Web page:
By Larissa Pires-Teixeira
How the arrival of a new species can ruin the environment
Anyone studying marine biology observes a growing threat to the balance of the oceans, the name of which “Aliens of the Seas” could well be the title of a science fiction film. It could, but it isn’t: the phenomenon is real. Little known, but increasingly dangerous. These “alien species” travel long distances, mostly with some form of transport, hitchhiking on the hull of a ship or on oil platforms.
This trip can be problematic if the newly arrived tenant, when he finds favorable conditions at the new place of residence and settles there, causes some imperceptible or difficult to undo environmental damage and then an invasive type.
Most often, humans are primarily responsible for the intentional or unintentional displacement of species, both by land and by sea. This is the case with the invasive corals of the genus Tubastraea, popularly known as sun coral. Natives of the Pacific Ocean and viewed as invaders in the Caribbean Sea and the Gulf of Mexico, they sailed – and arrived in Brazil – hitchhiking on the submerged pillars of oil platforms to which they were attached.
Recent research shows species transported in ship hulls and in water stored in ships, in navigation buoys, amphibious or seaplanes, and even in floating marine debris. (In other words, what is thrown into the sea not only pollutes, but can also facilitate the introduction of invasive species.) Other human activities that allow access to a non-native species are open-sea cultivation of oysters, clams , Scallops, crabs, lobsters, fish or algae, offering organisms as food for other species and accidental or intentional disposal of aquarium species. The soft coral Sansibia sp. For example, it has a blue color that attracts any marine animal lover and makes it a common item in marine aquariums. Unfortunately, this species was found on the seabed in Angra dos Reis, Rio de Janeiro, in 2017, and research suggests that the introduction came after the illegal disposal of organisms from a private saltwater aquarium.
The ecological effects of bioinvasion can be seen as one of the main culprits for the global loss of biodiversity. However, the complications are not limited to environmental impacts, as the arrival and establishment of a new species can cause economic problems and even human health. For example, the Caribbean mollusk Isognomon bicolor, which was introduced to Brazil in the 1990s, lives on the rocky coast and kills other species of molluscs, including economically important species used for cultivation and human consumption. Another mollusk, the land snail Achatina fulica, was illegally imported into Brazil in the 1980s to serve as a replacement for the famous snail, when breeders realized that Brazilians were not in the habit of consuming this type of food, putting the snails in place into nature freely. In a short time, this mollusk destroys vegetable gardens and gardens and can transmit diseases such as meningitis.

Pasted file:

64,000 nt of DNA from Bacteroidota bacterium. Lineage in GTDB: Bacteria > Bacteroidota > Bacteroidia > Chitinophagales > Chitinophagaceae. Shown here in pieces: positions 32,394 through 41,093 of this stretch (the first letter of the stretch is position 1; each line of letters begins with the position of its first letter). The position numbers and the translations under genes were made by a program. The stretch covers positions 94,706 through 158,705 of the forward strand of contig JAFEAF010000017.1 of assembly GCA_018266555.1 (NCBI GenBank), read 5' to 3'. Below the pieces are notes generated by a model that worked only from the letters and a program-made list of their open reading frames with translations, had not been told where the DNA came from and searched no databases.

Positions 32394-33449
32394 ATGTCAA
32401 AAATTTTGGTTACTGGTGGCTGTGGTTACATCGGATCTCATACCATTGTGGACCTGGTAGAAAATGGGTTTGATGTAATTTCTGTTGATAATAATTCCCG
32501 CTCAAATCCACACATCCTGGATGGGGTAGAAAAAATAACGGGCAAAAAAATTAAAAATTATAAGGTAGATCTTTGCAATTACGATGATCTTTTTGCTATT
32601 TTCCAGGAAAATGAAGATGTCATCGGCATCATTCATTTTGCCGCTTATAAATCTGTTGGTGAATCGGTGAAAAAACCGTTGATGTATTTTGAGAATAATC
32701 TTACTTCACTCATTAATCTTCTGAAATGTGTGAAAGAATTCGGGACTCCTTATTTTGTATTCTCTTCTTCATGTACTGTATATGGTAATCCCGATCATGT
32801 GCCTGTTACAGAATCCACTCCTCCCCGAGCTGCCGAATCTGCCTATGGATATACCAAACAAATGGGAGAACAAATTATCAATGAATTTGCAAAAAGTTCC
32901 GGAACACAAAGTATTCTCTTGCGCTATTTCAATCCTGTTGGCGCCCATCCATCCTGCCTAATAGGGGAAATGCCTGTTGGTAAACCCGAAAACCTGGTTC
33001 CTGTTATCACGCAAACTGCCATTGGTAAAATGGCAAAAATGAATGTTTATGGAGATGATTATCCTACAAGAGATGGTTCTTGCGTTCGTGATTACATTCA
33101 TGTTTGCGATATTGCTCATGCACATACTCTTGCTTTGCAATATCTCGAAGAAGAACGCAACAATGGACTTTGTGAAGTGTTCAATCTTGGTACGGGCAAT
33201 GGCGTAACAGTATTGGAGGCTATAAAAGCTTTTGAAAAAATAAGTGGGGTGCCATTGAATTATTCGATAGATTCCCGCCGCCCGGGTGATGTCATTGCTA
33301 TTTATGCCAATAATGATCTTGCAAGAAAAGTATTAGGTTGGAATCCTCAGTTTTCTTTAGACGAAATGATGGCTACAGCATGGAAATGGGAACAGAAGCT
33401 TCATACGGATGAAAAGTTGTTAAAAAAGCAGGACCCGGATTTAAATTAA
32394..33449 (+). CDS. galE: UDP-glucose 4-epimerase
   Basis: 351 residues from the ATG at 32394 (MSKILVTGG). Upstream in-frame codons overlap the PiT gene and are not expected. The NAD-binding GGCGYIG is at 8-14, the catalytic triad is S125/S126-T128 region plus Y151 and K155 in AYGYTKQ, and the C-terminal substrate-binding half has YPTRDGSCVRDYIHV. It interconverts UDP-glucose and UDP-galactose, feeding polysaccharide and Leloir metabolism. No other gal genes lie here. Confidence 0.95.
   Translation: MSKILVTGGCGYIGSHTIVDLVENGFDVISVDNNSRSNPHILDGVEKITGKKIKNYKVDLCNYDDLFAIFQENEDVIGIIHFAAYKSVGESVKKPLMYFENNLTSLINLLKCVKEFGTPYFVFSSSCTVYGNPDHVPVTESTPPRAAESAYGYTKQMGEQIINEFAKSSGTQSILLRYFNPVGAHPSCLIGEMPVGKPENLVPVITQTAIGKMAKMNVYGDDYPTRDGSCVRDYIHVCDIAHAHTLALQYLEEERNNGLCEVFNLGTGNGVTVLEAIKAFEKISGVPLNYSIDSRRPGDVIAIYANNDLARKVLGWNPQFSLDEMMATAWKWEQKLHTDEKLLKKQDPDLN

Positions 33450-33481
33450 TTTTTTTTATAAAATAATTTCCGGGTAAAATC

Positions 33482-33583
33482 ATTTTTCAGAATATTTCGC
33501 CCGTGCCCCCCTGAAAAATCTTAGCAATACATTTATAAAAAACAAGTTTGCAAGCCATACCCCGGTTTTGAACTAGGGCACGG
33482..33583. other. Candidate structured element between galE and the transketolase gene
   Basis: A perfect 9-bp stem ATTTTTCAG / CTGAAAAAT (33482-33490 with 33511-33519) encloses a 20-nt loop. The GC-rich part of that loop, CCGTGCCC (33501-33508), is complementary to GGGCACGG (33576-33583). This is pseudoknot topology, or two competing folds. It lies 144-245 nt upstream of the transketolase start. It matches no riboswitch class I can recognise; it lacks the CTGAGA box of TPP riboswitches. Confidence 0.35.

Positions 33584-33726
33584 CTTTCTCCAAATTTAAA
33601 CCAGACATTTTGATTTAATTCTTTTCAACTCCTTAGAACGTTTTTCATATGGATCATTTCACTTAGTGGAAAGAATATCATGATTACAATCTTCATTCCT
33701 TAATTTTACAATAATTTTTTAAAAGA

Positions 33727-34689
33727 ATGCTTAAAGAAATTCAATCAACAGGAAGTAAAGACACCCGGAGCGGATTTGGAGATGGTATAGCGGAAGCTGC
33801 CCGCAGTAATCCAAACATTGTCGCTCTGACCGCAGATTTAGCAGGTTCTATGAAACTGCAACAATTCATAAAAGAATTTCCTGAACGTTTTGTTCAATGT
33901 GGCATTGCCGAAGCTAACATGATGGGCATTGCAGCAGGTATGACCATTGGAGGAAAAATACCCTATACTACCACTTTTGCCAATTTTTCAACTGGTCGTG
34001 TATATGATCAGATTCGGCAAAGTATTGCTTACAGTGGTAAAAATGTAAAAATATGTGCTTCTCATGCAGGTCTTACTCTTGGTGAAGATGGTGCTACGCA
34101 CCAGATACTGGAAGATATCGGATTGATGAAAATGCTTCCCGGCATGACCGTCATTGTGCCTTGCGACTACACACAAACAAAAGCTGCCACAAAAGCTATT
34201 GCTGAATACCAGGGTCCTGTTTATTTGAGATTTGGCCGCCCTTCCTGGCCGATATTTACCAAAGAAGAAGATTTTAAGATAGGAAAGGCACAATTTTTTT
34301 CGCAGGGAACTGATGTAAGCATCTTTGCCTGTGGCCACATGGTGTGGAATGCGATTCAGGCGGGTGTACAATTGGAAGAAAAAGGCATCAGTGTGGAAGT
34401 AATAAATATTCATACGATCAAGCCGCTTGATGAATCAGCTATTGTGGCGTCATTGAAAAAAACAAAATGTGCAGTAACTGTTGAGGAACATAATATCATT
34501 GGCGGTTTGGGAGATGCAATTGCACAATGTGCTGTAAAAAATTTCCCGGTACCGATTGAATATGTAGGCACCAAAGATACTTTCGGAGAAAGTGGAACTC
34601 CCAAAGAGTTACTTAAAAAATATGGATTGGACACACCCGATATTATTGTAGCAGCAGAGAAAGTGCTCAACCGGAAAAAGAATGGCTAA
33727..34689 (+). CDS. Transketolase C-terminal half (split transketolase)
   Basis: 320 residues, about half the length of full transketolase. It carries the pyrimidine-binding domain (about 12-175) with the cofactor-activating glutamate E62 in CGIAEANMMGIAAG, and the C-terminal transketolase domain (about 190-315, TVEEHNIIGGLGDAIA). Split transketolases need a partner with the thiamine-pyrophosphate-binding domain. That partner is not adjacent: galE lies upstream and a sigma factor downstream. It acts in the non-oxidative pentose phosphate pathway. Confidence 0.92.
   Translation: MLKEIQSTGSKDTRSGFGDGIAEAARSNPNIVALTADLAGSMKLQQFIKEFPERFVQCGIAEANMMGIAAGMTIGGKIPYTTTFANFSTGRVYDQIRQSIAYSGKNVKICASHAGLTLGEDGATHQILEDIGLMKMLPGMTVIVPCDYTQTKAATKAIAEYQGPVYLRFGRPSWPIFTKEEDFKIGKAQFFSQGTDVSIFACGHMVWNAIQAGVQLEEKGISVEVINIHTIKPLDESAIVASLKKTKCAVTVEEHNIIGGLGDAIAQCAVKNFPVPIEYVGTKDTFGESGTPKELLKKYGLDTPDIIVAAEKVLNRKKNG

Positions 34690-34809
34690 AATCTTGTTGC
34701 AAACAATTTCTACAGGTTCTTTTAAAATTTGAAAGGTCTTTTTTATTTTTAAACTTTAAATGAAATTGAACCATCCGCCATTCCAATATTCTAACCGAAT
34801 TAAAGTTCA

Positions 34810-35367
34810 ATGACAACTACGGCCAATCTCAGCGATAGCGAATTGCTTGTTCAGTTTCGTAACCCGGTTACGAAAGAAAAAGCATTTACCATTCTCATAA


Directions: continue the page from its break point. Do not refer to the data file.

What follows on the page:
In 2020 a survey was carried out by myself and Dr. Joel Creed, another researcher studying marine bioinvasion, identified 138 marine species introduced to Brazil, a number that represents a 160% increase in the number of invasive alien species since the last study a decade ago. There are efficient ways to avoid or reduce the effects of bioinvasion that together can provide a solution to this problem. Studying the habits of introduced species and identifying the means of transport are some of the alternatives to prevent new introductions. Effective public policy, awareness and updated lists of introduced species also help.
Larissa Pires-Teixeira is a biologist, professor of natural sciences and biology and a doctoral candidate in the Postgraduate Program in Ecology and Evolution at UERJ.
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